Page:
I like the experiment, though. I've actually had in mind to do a Journal article on "Blowtorch Piano Technology".
Posted by: Olek

Re: "Don't try this at home." - 03/08/13 02:57 AM

Why would you want to use CA under the ivory in first place .? It does not stay in time, and is a disater or future repair. Someone talk of mixing ca whith titanium oxyde to repair plastic keys so it something else that fumes
Posted by: Gregor

Re: "Don't try this at home." - 03/08/13 05:47 AM

Once I tried zinc oxide with white wood glue but it does not work. The whitening effect is not so great and the glue won´t work as well as before. Titanium oxide seems to be better (I heard. Never tried it by myself). Using the right glue might be better. You can get it from Laukhuff:

http://www.laukhuff.de/orgelbau.laukhuff...-materials.html
Posted by: Olek

Re: "Don't try this at home." - 03/08/13 08:41 AM

Originally Posted By: Gregor
Once I tried zinc oxide with white wood glue but it does not work. The whitening effect is not so great and the glue won´t work as well as before. Titanium oxide seems to be better (I heard. Never tried it by myself). Using the right glue might be better. You can get it from Laukhuff:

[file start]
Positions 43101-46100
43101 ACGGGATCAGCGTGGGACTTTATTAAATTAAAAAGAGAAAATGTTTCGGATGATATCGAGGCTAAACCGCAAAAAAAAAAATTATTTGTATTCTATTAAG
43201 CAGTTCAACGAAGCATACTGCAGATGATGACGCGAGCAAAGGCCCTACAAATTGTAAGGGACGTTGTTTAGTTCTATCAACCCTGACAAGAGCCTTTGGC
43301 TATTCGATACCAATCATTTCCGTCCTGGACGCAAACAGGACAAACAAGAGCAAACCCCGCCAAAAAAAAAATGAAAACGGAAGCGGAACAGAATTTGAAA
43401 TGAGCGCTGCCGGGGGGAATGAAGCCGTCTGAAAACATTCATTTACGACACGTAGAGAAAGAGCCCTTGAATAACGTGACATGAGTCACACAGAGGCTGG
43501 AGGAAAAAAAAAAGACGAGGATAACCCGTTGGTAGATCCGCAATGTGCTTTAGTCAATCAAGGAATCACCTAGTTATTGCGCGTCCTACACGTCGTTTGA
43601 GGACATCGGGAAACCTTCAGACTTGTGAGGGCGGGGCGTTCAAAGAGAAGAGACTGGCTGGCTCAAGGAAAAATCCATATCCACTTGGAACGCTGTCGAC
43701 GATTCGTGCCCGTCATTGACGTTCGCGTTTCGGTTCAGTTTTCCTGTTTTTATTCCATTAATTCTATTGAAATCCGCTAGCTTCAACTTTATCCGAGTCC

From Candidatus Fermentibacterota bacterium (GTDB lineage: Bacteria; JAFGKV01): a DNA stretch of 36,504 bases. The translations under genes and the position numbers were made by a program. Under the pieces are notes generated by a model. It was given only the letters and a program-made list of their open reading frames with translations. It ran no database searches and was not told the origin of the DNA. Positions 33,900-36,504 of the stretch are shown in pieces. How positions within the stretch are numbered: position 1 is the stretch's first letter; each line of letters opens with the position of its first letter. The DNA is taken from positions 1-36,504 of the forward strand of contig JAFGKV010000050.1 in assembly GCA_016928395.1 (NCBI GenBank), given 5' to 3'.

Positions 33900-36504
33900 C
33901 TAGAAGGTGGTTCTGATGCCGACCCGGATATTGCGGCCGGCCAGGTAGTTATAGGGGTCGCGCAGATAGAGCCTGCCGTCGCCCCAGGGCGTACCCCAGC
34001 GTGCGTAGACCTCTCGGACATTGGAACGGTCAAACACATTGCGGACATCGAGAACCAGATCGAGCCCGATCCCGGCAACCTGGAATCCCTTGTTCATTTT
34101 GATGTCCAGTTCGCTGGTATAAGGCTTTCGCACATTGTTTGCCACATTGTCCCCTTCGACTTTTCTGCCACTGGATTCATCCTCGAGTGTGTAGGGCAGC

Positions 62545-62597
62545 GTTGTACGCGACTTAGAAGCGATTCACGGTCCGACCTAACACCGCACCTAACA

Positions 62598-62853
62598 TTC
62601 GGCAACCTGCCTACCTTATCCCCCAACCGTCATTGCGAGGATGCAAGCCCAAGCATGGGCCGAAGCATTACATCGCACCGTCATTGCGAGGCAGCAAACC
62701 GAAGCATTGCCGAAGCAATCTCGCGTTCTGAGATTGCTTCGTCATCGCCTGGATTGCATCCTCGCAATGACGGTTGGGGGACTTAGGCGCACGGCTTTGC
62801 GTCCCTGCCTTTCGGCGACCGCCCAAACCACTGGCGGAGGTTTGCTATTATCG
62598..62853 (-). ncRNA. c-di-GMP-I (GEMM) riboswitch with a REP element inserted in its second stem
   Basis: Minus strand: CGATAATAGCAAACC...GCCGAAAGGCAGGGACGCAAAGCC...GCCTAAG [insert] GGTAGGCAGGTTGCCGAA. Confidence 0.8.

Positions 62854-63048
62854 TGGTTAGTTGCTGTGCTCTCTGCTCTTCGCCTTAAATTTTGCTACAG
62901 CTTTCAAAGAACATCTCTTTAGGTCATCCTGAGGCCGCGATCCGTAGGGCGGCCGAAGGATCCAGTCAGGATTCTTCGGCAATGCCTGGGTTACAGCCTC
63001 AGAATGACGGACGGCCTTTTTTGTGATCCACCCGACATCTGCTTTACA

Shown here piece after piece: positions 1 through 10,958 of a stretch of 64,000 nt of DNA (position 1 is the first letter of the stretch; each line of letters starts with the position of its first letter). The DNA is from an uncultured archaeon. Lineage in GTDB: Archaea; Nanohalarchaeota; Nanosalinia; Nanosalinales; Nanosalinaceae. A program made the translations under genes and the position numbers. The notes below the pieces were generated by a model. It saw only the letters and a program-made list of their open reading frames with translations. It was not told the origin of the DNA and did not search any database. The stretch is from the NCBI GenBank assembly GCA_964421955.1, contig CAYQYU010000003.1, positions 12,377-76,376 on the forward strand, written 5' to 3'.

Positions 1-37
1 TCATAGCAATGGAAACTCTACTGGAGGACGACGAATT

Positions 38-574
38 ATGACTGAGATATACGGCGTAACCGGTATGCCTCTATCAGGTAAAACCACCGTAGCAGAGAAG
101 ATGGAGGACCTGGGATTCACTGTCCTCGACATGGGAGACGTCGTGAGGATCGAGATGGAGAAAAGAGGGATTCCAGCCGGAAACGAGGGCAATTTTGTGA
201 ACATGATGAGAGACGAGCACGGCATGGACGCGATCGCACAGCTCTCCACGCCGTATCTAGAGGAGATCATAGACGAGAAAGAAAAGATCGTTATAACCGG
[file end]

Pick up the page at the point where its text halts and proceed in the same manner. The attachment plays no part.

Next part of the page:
http://www.laukhuff.de/orgelbau.laukhuff...-materials.html


as I understood it Titanium white and Zing oxyde are the same product..

indeed it is not whitening much some material, but works very well in hide glue.

I heard of mix with CA, but I wonder how much I will be deceived when I will try that new tip wink
Posted by: Mark R.

Re: "Don't try this at home." - 03/08/13 09:07 AM

While both are white pigments, titanium oxide and zinc oxide are not the same compound.
Posted by: Olek

Re: "Don't try this at home." - 03/08/13 09:22 AM